The Air of June Sings by Edward Dorn
"And We Are Here As on a Darkling Plain Swept With Confused Alarms of Struggle and Flight, Where Ignorant Armies Clash by Night"
   are the closing lines of   
Dover Beach by Matthew Arnold
"As This River Slides Beyond This Lily Bed, and the Thieving Moments Fuse and Disappear in Our Mortal, Timeless Flesh"
   are the closing lines of   
Floating by Kenneth Rexroth
"as We Stood There in the Woodyard Talking Pleasantly, of the Green Wood and the Dry"
   are the closing lines of   
The Rick of Green Wood by Edward Dorn
"Beauty is Truth, Truth Beauty-that is All Ye Know on Earth, and All Ye Need to Know"
   are the closing lines of   
Ode to a Grecian Urn by John Keats
"a Body Rolls, a Thing That Has No Name, a Fallen Cipher, a Cluster of Dead Fruit Thrown Down on the Dump."
   are the closing lines of   
The United Fruit Company by Pablo Neruda
Translated by Robert Bly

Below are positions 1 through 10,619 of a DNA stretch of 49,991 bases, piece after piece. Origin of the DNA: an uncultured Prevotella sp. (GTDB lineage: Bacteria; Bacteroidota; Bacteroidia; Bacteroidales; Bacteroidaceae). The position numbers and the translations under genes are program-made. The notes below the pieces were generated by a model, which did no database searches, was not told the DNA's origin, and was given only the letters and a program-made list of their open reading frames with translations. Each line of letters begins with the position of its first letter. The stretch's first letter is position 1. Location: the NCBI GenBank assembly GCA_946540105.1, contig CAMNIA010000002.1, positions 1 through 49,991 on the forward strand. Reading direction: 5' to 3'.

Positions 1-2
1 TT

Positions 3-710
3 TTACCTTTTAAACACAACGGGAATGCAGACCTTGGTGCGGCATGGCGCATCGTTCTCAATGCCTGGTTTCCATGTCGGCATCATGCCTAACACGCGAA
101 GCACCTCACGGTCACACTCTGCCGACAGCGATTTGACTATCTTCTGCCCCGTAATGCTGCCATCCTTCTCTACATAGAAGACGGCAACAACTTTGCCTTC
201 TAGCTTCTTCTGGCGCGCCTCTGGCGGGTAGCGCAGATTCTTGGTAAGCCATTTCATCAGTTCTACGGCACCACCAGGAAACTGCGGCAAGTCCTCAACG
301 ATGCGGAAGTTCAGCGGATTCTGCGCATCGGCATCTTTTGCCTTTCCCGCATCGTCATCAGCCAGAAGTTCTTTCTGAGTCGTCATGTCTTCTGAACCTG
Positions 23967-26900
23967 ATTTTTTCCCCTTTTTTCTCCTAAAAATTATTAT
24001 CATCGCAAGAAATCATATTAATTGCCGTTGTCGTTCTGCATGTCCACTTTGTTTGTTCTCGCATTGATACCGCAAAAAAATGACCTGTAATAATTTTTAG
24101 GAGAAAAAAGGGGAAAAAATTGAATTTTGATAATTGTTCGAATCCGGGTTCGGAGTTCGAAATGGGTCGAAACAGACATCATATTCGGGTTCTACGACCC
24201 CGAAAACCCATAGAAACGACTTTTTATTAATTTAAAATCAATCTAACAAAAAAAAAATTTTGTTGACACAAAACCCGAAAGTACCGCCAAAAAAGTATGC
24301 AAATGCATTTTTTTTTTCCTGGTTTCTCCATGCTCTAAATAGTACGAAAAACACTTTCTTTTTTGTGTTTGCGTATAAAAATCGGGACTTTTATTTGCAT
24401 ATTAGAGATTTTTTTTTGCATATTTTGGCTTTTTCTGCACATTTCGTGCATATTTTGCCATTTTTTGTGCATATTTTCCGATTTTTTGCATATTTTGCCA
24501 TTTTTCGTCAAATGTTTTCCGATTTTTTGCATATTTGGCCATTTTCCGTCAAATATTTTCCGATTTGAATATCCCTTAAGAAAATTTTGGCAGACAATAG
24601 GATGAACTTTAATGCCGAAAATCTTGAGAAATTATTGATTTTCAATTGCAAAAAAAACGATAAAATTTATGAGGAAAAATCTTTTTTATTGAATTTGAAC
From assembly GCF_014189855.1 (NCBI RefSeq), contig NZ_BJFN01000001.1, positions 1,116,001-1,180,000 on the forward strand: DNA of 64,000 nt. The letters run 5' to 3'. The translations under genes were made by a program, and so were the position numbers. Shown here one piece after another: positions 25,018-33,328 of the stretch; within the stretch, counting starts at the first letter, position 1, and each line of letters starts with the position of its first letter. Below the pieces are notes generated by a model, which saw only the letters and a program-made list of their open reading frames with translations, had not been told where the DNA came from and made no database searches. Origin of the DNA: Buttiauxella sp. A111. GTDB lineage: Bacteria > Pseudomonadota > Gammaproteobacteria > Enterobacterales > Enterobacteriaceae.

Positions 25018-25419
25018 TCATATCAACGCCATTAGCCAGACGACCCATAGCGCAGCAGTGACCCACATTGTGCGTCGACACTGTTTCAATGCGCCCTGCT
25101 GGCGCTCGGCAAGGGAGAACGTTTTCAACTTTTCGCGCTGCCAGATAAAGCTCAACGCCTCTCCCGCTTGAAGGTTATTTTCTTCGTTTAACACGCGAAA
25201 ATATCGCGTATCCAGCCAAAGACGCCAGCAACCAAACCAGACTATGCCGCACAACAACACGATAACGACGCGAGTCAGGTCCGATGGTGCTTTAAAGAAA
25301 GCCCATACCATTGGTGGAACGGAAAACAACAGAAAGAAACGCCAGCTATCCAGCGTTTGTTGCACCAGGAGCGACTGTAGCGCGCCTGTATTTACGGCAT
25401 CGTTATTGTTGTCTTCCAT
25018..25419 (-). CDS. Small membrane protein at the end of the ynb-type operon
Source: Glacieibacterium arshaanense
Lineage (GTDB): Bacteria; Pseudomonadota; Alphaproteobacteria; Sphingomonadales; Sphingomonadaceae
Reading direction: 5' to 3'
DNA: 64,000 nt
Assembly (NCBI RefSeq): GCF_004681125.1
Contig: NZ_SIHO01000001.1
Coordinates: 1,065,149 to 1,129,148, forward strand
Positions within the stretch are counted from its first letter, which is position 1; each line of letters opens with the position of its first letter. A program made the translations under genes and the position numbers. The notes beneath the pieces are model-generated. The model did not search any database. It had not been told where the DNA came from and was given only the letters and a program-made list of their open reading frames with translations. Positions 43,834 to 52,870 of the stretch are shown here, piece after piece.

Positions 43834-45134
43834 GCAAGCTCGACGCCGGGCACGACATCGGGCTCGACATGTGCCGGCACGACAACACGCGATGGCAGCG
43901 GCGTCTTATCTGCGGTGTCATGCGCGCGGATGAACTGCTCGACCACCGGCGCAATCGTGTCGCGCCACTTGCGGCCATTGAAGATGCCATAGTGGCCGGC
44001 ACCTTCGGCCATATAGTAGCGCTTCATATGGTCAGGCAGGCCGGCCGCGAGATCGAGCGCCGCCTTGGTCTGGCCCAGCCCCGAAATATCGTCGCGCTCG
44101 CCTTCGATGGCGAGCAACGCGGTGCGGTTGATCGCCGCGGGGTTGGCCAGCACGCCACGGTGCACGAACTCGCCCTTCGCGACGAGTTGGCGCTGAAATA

"Both Animals Are Covered With Vertical Stripes During Their Session and Move Not at All."
   are the closing lines of   
The Octopus Thinks With Its Arms by Edward Dorn
"A Boy's Will is the Wind's Will, and the Thoughts of Youth Are Long, Long Thoughts"
   are the closing lines of   
My Lost Youth by Henry Wadsworth Longfellow
"But I With Mournful Tread, Walk the Deck My Captain Lies, Fallen Cold and Dead."
   are the closing lines of   
O Captain, My Captain by Walt Whitman
Poem about the death of Abraham Lincoln
"The Child is Father of the Man and I Could Wish My Days to Be Bound Each to Each by Natural Piety"
   are the closing lines of   
My Heart Leaps Up When I Behold by William Wordsworth
"coasting over the Crest of Noon Into the Valley of the Evening and Then, Holding Hands, Slip Into the Deeper Valley of Night"